& the right way to use them in your meal planning routine

I’m sure you’ve heard of Taco Tuesday (who hasn’t??). Theme night meal ideas are gaining popularity in the meal planning world because they’re simple and limit your options of “what’s for dinner?”. Who knows where they came from, I’m assuming the party world because everyone loves a theme party, right?!?

42 Theme Night Meal Ideas| Free Printable | Meal Planning template | Pantry organization | Freezer meals | Whats for Dinner

There was always that kid in elementary school who had the themed birthday party.

Costume party.

Pony party.

Makeover party.

Gosh, I hated those. Just gimme a piece of cake, some pin the tail on the donkey, and call it a day. Open your present already and let me go home with my goodie bag filled with tiny toys my mom’s going to throw out by this time next weekend…

Ok, so I might not have liked birthday parties as a kid… what can I say, I was extremely shy!

Well now that I’m older (and a tad more outgoing), I kinda like theme parties. Especially if they involve costumes or 80’s music. I could dress up like Olivia Newton John and perform Let’s Get Physical all. day. long.

Anyhoo. You didn’t realize we were going to be bonding over meal planning, huh? Lucky you.

Theme days just make your life easier – if you know that Wednesdays are One-pot meals or Fridays are Freezer meals, then you have less decisions you have to make!

Grab the Theme Night meal ideas workbook – there’s a worksheet in there for you to plan your theme nights and a list of 42 Theme Night ideas – and let’s get physical started!

1. Choose your theme nights based on HOW instead of WHAT

I know, I know. Taco Tuesday is suuuuuuper popular but I personally think creating a meal plan that revolves around how to prepare your meal is easier than what you eat. Mainly because it will work with your schedule better. Think slow cooker instead of Spaghetti Sunday, grilling instead of Taco Tuesday, 30 minute meal instead of Meatless Mondays, etc.

So how do you choose?

You decide based on your routine. If you know you get home late on Monday nights, you need a 30 minute meal or to use the crockpot. If you have to leave right after dinner to get Max to baseball practice every Tuesday, you need to use the grill so there’s no cleanup.

Of course you can have exceptions, or variations of your theme night. If you want to use your crockpot 3 nights a week, maybe one night is chicken in the crockpot, one night is soup in the crockpot, and one night is pasta in the crockpot. That would be a really good way to narrow it down!
My only exception is that in the winter I have soup days and in the summer I have salad days. #rebel

So take a look at your calendar over the next month or two and see what recurring nights you have commitments. We’re not necessarily talking about specific appointments here, just a general overview of your weekly schedule.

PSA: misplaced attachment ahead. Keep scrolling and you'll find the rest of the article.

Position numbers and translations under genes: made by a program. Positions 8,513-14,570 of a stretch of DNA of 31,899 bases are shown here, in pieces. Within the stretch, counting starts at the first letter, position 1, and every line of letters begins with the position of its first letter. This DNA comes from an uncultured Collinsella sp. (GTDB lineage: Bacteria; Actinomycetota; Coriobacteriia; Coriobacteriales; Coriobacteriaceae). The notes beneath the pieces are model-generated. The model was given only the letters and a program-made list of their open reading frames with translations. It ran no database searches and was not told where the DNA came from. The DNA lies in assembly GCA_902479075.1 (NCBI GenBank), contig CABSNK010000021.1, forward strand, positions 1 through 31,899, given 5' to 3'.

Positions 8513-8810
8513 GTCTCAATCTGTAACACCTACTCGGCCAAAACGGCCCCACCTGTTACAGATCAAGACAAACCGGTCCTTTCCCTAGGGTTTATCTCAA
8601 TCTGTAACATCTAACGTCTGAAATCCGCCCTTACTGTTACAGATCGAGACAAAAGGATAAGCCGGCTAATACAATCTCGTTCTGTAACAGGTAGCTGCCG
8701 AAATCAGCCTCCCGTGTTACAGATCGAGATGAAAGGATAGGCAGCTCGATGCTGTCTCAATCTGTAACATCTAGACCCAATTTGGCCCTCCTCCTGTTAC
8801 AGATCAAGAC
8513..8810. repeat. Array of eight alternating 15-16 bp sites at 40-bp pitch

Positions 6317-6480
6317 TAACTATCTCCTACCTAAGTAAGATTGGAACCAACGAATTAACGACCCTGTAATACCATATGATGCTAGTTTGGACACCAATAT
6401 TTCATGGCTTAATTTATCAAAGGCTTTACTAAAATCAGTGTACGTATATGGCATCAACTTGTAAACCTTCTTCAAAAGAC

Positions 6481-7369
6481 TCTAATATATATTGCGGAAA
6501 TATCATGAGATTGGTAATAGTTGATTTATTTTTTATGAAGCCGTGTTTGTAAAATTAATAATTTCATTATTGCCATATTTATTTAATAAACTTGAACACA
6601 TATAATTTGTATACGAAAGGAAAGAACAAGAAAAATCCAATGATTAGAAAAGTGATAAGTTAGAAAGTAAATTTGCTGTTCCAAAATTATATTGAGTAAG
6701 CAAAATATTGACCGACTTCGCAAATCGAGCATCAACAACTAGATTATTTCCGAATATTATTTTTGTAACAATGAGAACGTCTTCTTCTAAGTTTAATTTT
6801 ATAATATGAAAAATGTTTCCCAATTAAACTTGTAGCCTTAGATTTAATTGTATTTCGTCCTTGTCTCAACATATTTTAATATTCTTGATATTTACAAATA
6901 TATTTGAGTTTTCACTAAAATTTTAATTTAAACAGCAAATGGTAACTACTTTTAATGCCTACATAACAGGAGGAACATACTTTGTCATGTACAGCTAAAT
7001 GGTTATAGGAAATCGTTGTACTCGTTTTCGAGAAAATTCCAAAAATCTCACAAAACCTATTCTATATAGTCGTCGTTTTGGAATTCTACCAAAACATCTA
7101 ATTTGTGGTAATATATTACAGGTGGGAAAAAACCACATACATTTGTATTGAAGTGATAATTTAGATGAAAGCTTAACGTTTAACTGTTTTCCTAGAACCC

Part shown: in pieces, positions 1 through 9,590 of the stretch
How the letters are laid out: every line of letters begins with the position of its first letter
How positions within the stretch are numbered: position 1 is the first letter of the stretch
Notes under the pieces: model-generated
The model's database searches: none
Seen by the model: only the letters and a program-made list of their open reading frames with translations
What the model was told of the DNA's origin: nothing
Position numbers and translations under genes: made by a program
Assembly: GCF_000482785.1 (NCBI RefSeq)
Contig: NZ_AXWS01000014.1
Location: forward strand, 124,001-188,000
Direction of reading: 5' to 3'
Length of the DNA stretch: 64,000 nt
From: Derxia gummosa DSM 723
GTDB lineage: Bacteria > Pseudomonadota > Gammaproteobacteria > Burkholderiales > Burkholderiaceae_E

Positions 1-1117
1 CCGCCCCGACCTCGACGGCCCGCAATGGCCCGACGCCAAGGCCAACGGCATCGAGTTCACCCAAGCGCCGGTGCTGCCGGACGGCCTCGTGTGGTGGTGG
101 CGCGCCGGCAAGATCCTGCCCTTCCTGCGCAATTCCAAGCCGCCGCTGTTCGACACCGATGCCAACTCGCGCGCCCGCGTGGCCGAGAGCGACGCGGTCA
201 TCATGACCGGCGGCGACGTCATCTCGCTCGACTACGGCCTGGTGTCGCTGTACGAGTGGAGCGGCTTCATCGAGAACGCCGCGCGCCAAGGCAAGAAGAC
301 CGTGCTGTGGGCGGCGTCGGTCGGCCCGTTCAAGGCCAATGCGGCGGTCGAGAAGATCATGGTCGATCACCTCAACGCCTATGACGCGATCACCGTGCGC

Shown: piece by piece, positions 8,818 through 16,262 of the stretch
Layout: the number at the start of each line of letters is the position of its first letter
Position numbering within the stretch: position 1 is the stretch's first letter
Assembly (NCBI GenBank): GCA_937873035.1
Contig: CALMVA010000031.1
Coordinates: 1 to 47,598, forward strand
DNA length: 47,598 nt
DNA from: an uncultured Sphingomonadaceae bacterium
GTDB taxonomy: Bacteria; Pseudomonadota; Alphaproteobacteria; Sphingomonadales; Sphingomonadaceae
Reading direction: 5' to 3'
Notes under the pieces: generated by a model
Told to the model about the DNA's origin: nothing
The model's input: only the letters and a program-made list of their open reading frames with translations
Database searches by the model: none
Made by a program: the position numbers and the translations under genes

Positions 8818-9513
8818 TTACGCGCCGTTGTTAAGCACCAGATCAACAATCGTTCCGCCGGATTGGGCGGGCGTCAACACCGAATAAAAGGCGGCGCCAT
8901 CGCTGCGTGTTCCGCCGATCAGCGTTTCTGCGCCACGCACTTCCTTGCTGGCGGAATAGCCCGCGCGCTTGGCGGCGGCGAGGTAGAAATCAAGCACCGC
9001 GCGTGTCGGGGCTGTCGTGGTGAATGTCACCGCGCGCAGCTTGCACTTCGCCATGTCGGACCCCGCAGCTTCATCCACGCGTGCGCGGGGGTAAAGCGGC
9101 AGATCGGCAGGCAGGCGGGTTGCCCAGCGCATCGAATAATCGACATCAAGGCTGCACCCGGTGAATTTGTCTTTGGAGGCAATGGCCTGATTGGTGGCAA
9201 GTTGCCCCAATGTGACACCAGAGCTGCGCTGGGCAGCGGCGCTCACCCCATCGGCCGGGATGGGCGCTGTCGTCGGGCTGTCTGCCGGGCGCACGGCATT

Write those on the blank Theme Nights worksheet.

2. Don’t forget a leftovers day!

Unless you know your family will either have no leftovers, or they’ll eat all the leftovers for lunch then I highly suggest a standing leftovers night. It just makes things simple.

Write it on your Master List.

3. Use a monthly meal plan

Theme nights work best with a longer-term plan, like a whole month. I’m all about saving time and doing things efficiently so if you’re sitting down to meal plan for the week, spend an extra 10 minutes and do the entire month while you’re there!

If you need a monthly meal planner, you can get one in the Freebie Library!

Plus, when you’re using theme nights you can quickly and easily create an entire month’s worth of meals because you’re only looking for 4-5 recipes for each theme. Before you know it, your entire month is filled!

4. Work vertically

Once you have your themes all set and your monthly meal planner ready to go, write your recipes under the appropriate theme night. Work vertically – meaning fill up one theme night before moving on to the next – to make it easier.

If you’re planning for a whole month, you’ll need 4-5 recipes under each theme.

5. Search for recipes

Where do you normally find recipes? I go to my recipe box first and then usually Pinterest.

  • Pinterest – make your search specific (not “chicken recipes” – instead search “30 minute chicken pasta recipes” or “slow cooker chicken soup recipes”).
  • Library – look at some cookbooks or magazines. Racheal Ray and the Better Homes & Gardens magazines (that have a specific food topic) are both really good places to start.
  • Social media! Seriously – your friends will love to share recipes if you ask for a crockpot recipe or their favorite 15 minute dinner. Try it!

Follow me on Pinterest, I pin lots of easy dinner ideas (but not thousands!) and they’re well organized!

6. Fill in your meal planner

Now you can take your theme master list and transfer the meals to your monthly meal planner. You can do it in the order you added them, or use my Pro Tip below to change it up a bit.

Pro Tip: If you want to grocery shop every two weeks, put all the meals that use fresh produce in weeks 1 and 3. For weeks 2 and 4, you can put the meals that use frozen or canned produce, or more shelf-stable items like onions, potatoes, etc.

7. Create your grocery list

Now that you have your entire monthly meal plan, you’ve organized your meals into fresh/frozen produce lists, you can create your grocery list for the entire month!

Don’t forget to snap a picture with your smart phone (and make it a favorite!) so you can always reference your meal plan and grocery list!

Download your Theme Night Meal Ideas list here and grab other meal planners in the Freebie Library!